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Broken snow blower?

  1. Feb 26, 2010 #1

    Q_Goest

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    How’s your snow blower these days? We got 24” of snow a week back and more yesterday and today. The skiing at Blue Mt was FANTASTIC yesterday! But my snow blower regurgitated a rock and left me stranded. The fix is easy, so I thought I’d pass this on to folks that might have a similar problem.

    If the engine is running but the blades don't turn, the problem may be the shear pin on the is auger broken. It's a safety device of sorts. The axle that rotates those big auger blades is actually inside a tube onto which the augers are welded. So the axle that rotates the auger, can’t rotate them if there's nothing connecting the auger tube to the axle. What they do is put a bolt through both of them. I’ll call it the auger bolt. So if the motor is running but the augers don't turn, try rotating the auger by hand. If the auger rotates freely, the bolt is probably broken. If it's broke, you'll find a hole where the bolt was and some if it may be stuck inside the shaft.

    To fix it, you'll have to line up the holes of course. To rotate the shaft (not the auger) the easiest thing to do is to rotate the second stage blades. Just reach in and push (while it's not running of course! lol) You need to line up the shaft with the hole in the auger tube. Look in with a flashlight till you see the end of the broken bolt. Then take a http://www.ted-kyte.com/3D/Pictures/Drift%20Punch.jpg" [Broken] and knock out the broken bit of bolt with a hammer. If you don’t have a punch, another bolt or sturdy screwdriver will do.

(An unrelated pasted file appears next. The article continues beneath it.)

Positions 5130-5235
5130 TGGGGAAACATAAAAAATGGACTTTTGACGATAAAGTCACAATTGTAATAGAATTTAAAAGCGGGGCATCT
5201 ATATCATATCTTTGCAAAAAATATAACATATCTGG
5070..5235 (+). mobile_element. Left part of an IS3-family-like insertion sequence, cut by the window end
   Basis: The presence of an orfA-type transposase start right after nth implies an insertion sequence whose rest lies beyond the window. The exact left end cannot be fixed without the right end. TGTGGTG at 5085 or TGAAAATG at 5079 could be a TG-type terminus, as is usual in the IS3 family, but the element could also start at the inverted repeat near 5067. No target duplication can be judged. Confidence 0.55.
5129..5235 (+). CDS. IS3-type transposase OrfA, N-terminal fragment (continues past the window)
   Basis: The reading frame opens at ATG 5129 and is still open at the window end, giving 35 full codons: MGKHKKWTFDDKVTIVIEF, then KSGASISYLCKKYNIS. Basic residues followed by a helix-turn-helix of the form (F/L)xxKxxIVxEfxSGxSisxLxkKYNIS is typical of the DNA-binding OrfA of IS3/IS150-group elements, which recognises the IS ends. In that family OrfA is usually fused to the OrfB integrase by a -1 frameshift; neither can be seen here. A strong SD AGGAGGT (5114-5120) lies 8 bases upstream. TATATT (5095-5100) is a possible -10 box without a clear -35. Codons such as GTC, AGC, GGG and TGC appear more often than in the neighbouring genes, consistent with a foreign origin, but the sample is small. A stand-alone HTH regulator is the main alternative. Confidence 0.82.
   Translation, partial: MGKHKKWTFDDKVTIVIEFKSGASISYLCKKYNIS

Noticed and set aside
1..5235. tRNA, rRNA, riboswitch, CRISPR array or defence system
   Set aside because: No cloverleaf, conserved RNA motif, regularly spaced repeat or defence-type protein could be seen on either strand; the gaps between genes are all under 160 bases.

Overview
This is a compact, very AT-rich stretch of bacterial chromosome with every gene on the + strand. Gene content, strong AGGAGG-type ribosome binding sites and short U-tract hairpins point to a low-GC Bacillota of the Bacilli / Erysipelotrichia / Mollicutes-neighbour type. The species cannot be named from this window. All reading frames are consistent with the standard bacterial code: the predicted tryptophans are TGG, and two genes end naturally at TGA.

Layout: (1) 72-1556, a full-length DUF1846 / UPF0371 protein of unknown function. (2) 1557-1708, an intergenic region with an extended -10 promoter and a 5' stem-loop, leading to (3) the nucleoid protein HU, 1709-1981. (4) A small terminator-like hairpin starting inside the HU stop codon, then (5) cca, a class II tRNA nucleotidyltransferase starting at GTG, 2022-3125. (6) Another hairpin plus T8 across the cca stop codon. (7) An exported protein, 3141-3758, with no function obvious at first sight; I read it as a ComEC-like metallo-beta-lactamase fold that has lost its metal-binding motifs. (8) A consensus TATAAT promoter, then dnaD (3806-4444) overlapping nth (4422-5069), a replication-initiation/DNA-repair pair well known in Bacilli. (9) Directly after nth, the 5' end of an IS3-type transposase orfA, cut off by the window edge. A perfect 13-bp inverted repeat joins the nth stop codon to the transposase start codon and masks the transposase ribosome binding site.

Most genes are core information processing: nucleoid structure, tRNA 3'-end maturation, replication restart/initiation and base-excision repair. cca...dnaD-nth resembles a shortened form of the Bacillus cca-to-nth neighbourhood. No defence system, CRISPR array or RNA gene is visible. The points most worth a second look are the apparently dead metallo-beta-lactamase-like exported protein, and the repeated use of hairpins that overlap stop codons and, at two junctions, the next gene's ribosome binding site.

Hardware stores may have shear pins to replace it with. I just used a standard bolt (but a very weak one so it has a chance of breaking). You can use a piece of wire or anything to get you by till you can get a new one.
     

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    Last edited by a moderator: May 4, 2017
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  3. Feb 26, 2010 #2

    turbo

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    For people who haven't dealt with this much: